::

unless spoken to, be introverted and shy. Over time, having different positions

::

on campus, and in my chapter encouraged me to break out of my

::

shell. If the old me saw what I was doing now,

::

she would probably be so surprised, just being in this organization has

::

helped me to become a beautiful finer woman.

::

I found my sisterhood, I have opportunities that I never thought I had,

::

connections and relationships too. I want a young woman who started out

::

just like me, shy, introverted, barely spoke to eventually be in my shoes

::

because it is possible. For anyone interested in Greek Life, listening to

::

this, "Don't be afraid. We're not scary people.

::

We wanna get to know you, just like you wanna get to know

::

us. Do your research." That is a very important tip, because this is

::

a lifetime commitment. This just doesn't end when you graduate college,

::

it continues throughout your lifetime. And finally, most importantly,

::

be yourself. We wanna see the real you, don't pretend, like, you have

::

to be someone, you're not. Just be yourself.

::

I love that. I think one of the things that happens when you

::

become a member of any of the Divine Nine organizations, you have to

::

know a lot of history. You have to know all of the history

::

of your organization. You also have to learn

::

History of the other Divine Nine organizations, there is tons and tons of

::

history, and I think doing your research is really important,

::

not just about the organization you're interested in, but really knowing

::

a little bit about the traditions of all

::

the organizations, it's Black History, it's important and it's exciting.

::

Next time you watch a game, KC, next time you're watching football or

::

basketball or... And you're watching the men play, if you look,

::

pay really close attention, you'll see a lot of brands

::

all around, perhaps not one of the traditions we talk about the most,

::

but when you're watching a game, you will see people with their Omegas or

::

with their Sigmas and... Very common. Yeah, Jamal is laughing because

::

we talk about sports, he never watches sports, and I barely do,

::

but I certainly do want him to know, I don't know if they're better... I

::

don't watch sports. This is very true. I only watch sports if my little

::

brother is playing. That's about as much sports I get, but you know Audrey,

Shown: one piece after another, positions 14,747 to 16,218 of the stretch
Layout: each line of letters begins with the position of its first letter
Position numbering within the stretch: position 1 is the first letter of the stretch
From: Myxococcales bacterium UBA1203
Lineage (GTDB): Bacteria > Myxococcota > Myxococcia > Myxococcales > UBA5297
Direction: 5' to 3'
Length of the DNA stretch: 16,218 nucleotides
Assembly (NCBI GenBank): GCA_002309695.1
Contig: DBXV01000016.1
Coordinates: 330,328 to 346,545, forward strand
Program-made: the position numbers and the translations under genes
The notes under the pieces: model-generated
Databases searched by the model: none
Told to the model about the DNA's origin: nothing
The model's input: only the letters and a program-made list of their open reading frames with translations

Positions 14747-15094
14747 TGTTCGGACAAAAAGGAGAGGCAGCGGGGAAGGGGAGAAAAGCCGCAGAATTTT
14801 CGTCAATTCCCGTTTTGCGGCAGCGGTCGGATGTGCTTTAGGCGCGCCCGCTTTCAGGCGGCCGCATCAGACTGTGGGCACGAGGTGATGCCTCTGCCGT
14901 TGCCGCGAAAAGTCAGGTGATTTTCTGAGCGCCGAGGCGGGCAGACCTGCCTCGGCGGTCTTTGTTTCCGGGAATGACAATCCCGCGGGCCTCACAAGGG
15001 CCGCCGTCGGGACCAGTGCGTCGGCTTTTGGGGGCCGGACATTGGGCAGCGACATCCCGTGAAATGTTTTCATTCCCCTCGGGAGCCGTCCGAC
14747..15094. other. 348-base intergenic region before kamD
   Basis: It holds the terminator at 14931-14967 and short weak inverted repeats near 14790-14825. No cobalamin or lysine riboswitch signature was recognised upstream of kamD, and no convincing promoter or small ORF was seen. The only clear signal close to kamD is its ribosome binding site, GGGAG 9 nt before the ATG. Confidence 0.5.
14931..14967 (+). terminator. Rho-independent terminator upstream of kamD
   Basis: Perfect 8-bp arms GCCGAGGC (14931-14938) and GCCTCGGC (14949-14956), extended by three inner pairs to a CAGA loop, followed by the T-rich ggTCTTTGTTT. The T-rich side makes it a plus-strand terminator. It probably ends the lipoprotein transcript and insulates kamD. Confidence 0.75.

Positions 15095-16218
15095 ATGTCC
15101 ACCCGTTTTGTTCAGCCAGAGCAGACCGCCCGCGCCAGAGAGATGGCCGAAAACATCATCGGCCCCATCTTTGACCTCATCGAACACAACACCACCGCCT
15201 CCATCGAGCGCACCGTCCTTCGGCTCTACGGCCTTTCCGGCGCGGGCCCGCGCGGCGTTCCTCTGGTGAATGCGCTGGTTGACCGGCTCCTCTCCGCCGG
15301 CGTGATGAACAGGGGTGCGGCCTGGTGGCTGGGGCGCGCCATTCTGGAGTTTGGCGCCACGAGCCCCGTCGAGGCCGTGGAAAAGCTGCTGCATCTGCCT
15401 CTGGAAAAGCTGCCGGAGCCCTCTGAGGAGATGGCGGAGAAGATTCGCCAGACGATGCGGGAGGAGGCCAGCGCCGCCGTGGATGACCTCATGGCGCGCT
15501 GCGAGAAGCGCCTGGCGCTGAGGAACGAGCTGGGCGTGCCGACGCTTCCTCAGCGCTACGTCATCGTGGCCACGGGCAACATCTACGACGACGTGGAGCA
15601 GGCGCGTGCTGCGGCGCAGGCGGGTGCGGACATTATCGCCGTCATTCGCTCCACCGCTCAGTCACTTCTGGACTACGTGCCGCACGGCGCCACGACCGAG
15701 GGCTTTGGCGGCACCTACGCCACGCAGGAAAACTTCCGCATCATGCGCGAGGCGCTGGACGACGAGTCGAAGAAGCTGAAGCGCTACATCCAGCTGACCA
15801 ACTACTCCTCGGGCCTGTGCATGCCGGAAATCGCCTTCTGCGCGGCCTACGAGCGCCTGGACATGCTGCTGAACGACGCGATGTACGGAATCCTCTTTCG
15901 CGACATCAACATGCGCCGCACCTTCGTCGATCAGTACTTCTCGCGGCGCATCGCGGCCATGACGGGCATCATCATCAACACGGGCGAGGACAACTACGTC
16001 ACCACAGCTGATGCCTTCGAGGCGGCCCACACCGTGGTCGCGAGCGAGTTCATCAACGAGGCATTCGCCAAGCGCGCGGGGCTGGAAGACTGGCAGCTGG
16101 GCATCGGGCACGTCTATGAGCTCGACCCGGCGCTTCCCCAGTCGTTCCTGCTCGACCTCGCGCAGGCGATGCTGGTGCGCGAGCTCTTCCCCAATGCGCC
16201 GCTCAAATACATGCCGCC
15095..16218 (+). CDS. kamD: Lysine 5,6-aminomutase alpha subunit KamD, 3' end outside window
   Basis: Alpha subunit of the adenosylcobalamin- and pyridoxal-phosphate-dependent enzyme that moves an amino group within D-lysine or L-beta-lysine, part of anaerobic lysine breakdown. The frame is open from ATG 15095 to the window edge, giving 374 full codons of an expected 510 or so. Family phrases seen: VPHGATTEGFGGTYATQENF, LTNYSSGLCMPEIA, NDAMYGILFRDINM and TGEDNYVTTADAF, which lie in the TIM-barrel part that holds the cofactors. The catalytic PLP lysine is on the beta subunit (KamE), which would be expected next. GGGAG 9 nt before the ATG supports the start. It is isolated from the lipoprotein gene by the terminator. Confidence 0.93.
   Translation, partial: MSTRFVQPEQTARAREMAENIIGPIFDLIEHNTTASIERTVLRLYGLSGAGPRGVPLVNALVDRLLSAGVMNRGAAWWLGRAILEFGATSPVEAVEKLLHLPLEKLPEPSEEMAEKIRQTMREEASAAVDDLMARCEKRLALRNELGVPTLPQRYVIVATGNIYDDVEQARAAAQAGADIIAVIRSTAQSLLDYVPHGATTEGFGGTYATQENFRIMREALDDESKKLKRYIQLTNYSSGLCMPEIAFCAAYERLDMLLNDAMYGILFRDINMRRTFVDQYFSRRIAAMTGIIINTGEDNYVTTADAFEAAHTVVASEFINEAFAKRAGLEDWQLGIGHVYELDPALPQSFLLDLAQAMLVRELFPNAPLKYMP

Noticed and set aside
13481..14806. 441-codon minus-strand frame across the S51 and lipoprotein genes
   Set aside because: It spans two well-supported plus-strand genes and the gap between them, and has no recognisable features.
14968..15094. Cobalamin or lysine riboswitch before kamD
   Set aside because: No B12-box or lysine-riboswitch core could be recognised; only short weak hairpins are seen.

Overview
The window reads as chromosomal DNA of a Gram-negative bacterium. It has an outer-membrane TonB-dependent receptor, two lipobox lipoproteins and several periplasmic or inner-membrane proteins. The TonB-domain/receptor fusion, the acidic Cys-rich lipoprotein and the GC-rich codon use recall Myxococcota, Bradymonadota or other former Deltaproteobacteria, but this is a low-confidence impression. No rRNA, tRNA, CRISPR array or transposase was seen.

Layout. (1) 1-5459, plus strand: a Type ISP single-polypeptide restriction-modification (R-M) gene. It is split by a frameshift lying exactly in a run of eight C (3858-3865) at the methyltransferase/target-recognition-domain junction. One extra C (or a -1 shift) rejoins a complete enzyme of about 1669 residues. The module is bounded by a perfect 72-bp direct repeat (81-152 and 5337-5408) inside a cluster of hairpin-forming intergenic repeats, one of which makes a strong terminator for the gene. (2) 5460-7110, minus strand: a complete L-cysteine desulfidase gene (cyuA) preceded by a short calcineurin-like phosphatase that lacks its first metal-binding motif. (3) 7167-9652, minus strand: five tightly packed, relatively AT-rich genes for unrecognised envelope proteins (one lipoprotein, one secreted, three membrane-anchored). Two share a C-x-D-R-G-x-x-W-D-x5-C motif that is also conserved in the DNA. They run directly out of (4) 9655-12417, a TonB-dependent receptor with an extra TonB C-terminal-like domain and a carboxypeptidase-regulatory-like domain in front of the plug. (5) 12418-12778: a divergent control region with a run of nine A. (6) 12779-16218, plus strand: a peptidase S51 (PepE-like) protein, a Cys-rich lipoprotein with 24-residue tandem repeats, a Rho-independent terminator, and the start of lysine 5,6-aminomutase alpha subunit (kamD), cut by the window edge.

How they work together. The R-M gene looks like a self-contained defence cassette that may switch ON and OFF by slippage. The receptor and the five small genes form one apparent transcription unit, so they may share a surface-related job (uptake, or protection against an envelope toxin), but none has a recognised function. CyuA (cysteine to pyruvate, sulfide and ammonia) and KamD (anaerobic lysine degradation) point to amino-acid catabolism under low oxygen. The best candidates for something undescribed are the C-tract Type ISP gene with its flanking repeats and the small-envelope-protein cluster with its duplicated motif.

::

I feel like I'm sitting in a master class that you're teaching.

::

That's what I feel like. I'm sitting in a master class,

::

but I loved what the Zetas are talking about,

::

to be yourself. So often as a black people, they were viewed as

::

a monolith, they were viewed as all having the same values,

::

the same thoughts, the same likes, the same desires,

::

that we have to be a certain way, talk a certain way,

::

behave especially in predominantly White spaces, a certain way,

::

but what these ladies are saying is, show up to us as you

::

are, and I think as Black people, that can be comforting is to

::

realize that it's a space for you, and you are good enough for

::

that space as you are, and you don't have to

::

show up as someone you're not. Mm hmm. Not something as black women,

::

we hear enough in the world, and that's something that our black girls

::

get to feel and experience that kind of unconditional...

::

Yes, the idea that you can just be yourself.

::

To be a black girl is to live in a world where you

::

are always feeling performative because of all kinds of intersectional isms,

::

because of racism, because of sexism, because of classism, because of ageism,

::

you name it, it can fall on your plate.

::

And so I think that distinguishes a difference between these organizations

::

for Black women, and perhaps, I can't really speak to others,

::

but for others, because it can become everything

::

in a world that doesn't always provide those comforts

::

to Black girls and Black women. And to go off of what you

::

just said, when I was first interested in my sorority, and I had

::

attended meet the Greeks, I remember they had the little breakout rooms

::

and sessions so that you could take out time to ask them questions

::

about the organization and the chapter, and I stuck around afterwards to

::

just kind of talk to them and get to know them more on

::

a personal level, and there was just that sense of comfort.

::

A lot of the other girls in the room, they had the same

::

major as me, or similar majors they were in the same program,

::

pursuing the same careers, so I automatically felt that sense of home,

::

and then we also had some grad chapter members that were also there,

::

so we could see what that sisterhood looked like beyond undergrad as well.

::

So that was something that was really, really comforting to me to see

::

a chapter of women... Some of them were first generation, like I was.

::

A lot of them were immigrants from the same country that my parents

::

came from, so I did feel that, that sense of comfort immediately with

::

them. Tishana, is it still the case that you can't do freshman year?

::

You can't do the first semester of your freshman year, you have to